Waves form when the wind blows over a body of water . In the open ocean waves look like a series of swells. When a wave gets near the shore the wave bottom drags against the sea floor while the top keeps moving. The wave gets narrower and higher and eventually topples over crashing onto the beach face.
Some coasts are dominated by shoreline erosion. Waves pound the shore with water, sand and even rocks . This can undercut cliffs causing large sections of rock and sediment to fall into the water.
Tides are the daily or twice-daily rise and fall of the oceans. Tides are caused by the gravitational pull of the moon and sun on the ocean.
Waves that hit the beach at an angle carry sand and gravel up the beach face at an angle. When the water washes back the sediment is carried straight back down the beach face. Individual particles are moved along the beach in a zig zag pattern. This is called longshore drift.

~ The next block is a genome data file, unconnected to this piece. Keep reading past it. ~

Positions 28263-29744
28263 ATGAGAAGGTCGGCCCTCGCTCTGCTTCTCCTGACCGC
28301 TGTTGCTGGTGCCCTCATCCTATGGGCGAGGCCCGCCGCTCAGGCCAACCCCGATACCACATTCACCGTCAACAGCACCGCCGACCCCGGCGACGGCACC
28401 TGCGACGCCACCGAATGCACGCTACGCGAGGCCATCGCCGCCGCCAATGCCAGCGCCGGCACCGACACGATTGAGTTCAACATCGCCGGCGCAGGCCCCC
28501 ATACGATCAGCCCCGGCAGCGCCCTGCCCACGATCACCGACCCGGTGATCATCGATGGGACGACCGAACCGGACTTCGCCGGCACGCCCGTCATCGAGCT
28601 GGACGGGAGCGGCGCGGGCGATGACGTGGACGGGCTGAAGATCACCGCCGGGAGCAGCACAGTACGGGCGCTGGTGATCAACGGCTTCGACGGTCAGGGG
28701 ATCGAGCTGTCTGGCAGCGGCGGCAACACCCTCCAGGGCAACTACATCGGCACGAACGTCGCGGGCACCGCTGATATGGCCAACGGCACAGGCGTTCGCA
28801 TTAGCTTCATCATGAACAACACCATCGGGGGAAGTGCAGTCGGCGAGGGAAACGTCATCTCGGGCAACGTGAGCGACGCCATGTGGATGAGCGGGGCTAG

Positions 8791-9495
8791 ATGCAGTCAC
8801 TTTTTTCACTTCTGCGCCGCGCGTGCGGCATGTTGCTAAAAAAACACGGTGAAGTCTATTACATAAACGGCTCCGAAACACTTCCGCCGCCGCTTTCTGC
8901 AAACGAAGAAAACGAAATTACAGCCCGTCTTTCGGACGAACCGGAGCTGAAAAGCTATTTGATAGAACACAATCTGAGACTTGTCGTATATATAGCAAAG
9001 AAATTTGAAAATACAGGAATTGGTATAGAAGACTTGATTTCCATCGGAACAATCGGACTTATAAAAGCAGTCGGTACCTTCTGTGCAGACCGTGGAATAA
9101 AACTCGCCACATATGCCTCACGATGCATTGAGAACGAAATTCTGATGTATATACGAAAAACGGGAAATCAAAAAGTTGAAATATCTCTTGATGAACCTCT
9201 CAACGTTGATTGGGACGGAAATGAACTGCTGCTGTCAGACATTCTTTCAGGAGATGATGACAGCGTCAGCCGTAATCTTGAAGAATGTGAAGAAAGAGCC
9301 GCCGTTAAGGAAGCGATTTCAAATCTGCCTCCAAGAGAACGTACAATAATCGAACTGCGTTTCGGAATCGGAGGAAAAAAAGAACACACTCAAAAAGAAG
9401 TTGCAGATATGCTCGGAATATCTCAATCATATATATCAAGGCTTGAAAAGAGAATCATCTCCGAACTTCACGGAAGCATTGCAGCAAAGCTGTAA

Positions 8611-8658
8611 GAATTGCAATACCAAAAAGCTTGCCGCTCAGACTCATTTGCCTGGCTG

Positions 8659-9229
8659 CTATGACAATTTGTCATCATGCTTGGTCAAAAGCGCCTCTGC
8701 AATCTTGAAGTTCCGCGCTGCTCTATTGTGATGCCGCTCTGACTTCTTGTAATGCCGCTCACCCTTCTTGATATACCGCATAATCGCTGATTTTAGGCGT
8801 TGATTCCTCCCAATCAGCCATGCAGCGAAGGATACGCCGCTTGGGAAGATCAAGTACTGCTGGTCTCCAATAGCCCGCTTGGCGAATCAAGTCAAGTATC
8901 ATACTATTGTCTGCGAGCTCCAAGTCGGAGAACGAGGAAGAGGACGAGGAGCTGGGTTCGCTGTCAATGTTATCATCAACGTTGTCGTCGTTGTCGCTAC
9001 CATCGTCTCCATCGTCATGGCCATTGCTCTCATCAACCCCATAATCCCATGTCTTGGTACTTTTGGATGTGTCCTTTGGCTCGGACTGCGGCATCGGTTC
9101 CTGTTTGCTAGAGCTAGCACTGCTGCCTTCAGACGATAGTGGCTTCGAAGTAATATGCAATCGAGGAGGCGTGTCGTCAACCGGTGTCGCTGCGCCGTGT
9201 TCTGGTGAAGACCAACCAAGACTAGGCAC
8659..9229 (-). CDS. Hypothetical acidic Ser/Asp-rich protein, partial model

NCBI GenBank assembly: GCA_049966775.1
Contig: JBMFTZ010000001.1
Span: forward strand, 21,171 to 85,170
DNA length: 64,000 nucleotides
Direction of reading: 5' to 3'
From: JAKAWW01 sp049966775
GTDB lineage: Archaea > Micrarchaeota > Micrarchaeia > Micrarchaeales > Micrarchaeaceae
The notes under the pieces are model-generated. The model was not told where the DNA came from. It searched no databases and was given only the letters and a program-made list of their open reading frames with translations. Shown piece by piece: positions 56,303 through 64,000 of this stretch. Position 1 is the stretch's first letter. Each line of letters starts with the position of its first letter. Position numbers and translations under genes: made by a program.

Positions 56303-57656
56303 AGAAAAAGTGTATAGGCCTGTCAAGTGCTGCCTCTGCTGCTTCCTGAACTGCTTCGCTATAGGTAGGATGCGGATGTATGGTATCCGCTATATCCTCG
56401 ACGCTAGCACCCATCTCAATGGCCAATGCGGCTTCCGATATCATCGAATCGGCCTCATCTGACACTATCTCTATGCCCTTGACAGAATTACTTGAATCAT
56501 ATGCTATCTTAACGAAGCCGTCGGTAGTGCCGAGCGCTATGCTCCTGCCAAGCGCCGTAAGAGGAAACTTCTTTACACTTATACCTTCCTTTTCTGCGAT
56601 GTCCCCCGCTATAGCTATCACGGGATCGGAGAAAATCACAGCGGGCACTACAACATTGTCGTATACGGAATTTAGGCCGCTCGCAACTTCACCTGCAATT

Beaches and spits that formed along the shore of glacial Lake Agassiz are shown in dark blue on the superficial geology map of the Red River Valley area of Canada and the United States. There are six beaches on the western side of the map. The beaches formed as water levels slowly dropped.
Can you find matching beaches on the other side of the large purple area?